In Kuala Lumpur for an APEC summit the following year, while protests raged outside against the arrest of Anwar Ibrahim, we were shoved to one side as US vice president Al Gore walked past within arm’s reach. He went on to deliver a scathing speech, blasting the Malaysian authorities for their treatment of Anwar.
(AFP Photo/Jonathan Utz)
Now there are no more quiet conversations huddled with cabinet officials in corridors, no more bumping into world leaders, little face to face contact and frankly no more real information about what is happening behind the scenes.
Come Chicago 2012, the corralling of the media had reached new heights, bordering on the surreal. Descending down several floors in our hotel, our bags were enthusiastically sniffed by several police dogs before we were herded onto coaches and driven under the metro system, along some immaculately groomed railway sidings, up a ramp and into the back door of the convention center. I didn’t even glimpse Chicago and its famous skyline. And it was only the next day that I realized the NATO leaders were actually meeting in the same building. On a different floor. To which most of us had no access.
So the end of the NATO summit leaves me with a bitter taste of media manipulation. And the worrying notion that just a few years down the line, the ubiquitous press conferences which at least give journalists a chance to ask a real question will have morphed into a video conference with perhaps just a chosen few. The advantage of course is I could just stay home and avoid the fierce air-conditioning of the convention centers, and "cover" a summit of world leaders from the comfort of my own living room. It would save a lot of time, money and ecologically be better for the planet.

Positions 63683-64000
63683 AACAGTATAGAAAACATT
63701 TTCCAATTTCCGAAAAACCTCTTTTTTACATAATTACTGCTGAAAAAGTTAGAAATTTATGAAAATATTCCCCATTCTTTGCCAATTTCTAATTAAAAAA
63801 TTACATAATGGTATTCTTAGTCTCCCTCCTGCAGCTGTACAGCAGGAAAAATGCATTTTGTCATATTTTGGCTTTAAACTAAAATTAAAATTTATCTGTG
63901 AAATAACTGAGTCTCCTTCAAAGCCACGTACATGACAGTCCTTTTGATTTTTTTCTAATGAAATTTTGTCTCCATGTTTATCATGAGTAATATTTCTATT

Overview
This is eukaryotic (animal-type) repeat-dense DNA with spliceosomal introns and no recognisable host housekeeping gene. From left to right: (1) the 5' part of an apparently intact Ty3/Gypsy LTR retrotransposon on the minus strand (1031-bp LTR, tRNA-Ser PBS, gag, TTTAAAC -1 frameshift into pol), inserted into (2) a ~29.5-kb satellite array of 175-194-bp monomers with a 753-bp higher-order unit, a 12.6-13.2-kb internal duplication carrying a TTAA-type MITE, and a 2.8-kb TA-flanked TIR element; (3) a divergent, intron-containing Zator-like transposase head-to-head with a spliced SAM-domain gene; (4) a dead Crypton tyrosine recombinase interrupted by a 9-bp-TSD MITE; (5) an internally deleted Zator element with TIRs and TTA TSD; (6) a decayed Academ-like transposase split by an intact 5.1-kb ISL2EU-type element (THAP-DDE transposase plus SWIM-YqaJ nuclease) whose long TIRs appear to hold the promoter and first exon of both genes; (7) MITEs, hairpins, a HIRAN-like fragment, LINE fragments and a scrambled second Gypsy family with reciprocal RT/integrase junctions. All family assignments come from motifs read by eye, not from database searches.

But the rebellious reporter somewhere inside me chafes against the danger that at such mega international events reporters could perhaps slowly, and almost imperceptibly, turn into little more than an arm of an unofficial global PR agency. Regurgitating declarations and statements, does little to probe the critical issues dominating our world. NATO in Chicago charted a course out of Afghanistan, handing over control to Afghan forces from 2013 ahead of a total withdrawal of combat forces by the end of 2014. But other than optimistic assurances that the Afghan security forces will be ready, little was said about the very tough logistics on the ground, or the daily fear and insecurity woven into the fabric of many Afghans’ daily lives. The message we were supposed to take home from Chicago was that in the end everything will be all right.
But as events in the Arab world have shown over the past year, a compliant and complacent press does not serve the people. It fails the people. I’m sure those brave correspondents and citizen journalists who have helped expose the brutality of successive regimes in recent months would have little time for the smooth-talking low-level government spokespeople with their helpful handouts who navigate the soulless halls of conference convention centers.